Further, the copays in the USA are steep. A lot of patients self-select out of Orkambi because it's not making them better and the copay (specialty drug copays are usually not capped) can be five figures. In the UK and Canada though, there's no such incentive. You take it because you think you're entitled to it, and you don't give a rat's ass what it costs.

    Orkambi really highlights some of the stupidities inherent in a socialized healthcare system. Don't get me wrong, there are stupidities in our system too... but when people propose the Canadian or UK model, I protest vehemently. My daughter's doctor should decide what my daughter's treatment should be, not some bureaucrats in Washington whose primary concern is their budget.

    Pete (suspects this country will get fucked up for CF patients in the very near future too)

  5. #5
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    I had a meeting recently with the head of a major ICU who's a pulmonologist. He said a number of depressing things about rules for witholding antibiotics from CF patients unless their need was extremely dire. These are things like amakacin, which is currently the true drug of last resort for gram negative infections.
    They speak in bulletpointese leftist nutjob drivel. It doesn't matter. Nothing is as great a motivator as the chance to truly be free.
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  6. #6
    Quote Originally Posted by Jester View Post
    I had a meeting recently with the head of a major ICU who's a pulmonologist. He said a number of depressing things about rules for witholding antibiotics from CF patients unless their need was extremely dire. These are things like amakacin, which is currently the true drug of last resort for gram negative infections.
    For cost purposes or other reasons?

    Pete (wonders)

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    to minimize resistance to the only drug they have which works.

    This dude couldn't have cared less about costs unless you were talking about reducing days in the ICU, then his eyes lit up -- apparently most of the time, the hospital has to eat the cost of a person staying in the ICU because they're considered at fault for not keeping the patient out of the ICU; particularly for relapsing infections.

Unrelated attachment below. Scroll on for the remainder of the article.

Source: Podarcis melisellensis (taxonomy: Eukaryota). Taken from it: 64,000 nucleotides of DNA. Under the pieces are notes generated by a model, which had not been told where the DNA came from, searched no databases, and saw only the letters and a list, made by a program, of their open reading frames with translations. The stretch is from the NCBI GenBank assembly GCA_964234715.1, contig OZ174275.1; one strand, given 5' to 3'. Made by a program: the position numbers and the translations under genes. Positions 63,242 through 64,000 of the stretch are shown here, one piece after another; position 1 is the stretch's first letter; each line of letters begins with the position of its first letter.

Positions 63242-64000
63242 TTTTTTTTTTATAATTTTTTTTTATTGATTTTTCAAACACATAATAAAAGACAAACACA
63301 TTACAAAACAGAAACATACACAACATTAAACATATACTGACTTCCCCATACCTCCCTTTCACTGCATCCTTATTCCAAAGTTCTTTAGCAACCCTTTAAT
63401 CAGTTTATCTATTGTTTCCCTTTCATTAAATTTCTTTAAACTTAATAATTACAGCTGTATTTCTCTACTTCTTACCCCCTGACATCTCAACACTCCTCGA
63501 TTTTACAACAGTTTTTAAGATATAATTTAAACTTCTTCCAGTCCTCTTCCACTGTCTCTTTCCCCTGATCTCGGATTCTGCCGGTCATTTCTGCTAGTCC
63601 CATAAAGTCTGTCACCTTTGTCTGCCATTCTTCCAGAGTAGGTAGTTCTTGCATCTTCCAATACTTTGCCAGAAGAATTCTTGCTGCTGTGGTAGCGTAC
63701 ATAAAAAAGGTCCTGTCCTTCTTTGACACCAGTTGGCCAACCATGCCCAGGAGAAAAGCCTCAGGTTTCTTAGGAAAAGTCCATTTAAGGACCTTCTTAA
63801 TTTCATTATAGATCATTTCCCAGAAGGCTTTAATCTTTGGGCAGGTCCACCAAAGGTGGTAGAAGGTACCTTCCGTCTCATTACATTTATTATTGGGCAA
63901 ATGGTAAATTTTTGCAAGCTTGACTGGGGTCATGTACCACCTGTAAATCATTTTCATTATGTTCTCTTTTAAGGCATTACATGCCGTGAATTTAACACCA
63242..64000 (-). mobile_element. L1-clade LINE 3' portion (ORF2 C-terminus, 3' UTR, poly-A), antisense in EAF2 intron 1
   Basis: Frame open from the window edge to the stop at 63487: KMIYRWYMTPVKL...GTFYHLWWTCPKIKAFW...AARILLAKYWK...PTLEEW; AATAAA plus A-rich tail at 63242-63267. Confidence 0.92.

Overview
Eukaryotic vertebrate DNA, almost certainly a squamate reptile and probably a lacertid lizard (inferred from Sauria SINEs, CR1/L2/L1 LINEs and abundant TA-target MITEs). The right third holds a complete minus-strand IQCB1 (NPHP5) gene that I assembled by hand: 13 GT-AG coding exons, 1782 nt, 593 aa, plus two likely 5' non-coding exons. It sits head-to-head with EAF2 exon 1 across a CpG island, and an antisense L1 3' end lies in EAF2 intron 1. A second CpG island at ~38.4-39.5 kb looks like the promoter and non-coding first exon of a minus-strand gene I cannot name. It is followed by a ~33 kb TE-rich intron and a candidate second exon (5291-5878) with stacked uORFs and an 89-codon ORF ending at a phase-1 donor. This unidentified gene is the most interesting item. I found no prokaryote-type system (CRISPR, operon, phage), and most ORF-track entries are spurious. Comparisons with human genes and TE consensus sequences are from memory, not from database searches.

They speak in bulletpointese leftist nutjob drivel. It doesn't matter. Nothing is as great a motivator as the chance to truly be free.
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  8. #8
    Quote Originally Posted by Jester View Post
    to minimize resistance to the only drug they have which works.

    This dude couldn't have cared less about costs unless you were talking about reducing days in the ICU, then his eyes lit up -- apparently most of the time, the hospital has to eat the cost of a person staying in the ICU because they're considered at fault for not keeping the patient out of the ICU; particularly for relapsing infections.
    I can't really argue with that. When it's your last resort...you have to guard that.

    Pete (suggests we find new resorts)

  9. #9
    Pete was any of the drug researched or funded by the CFF?

  10. #10
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    Quote Originally Posted by Danisr1 View Post
    Pete was any of the drug researched or funded by the CFF?
    substantially, but so did vertex. If they're prevented from profiting off the drug, the CFF foundation will find it needs to fully fund any future drugs.
    They speak in bulletpointese leftist nutjob drivel. It doesn't matter. Nothing is as great a motivator as the chance to truly be free.
    -Mr. Raceboy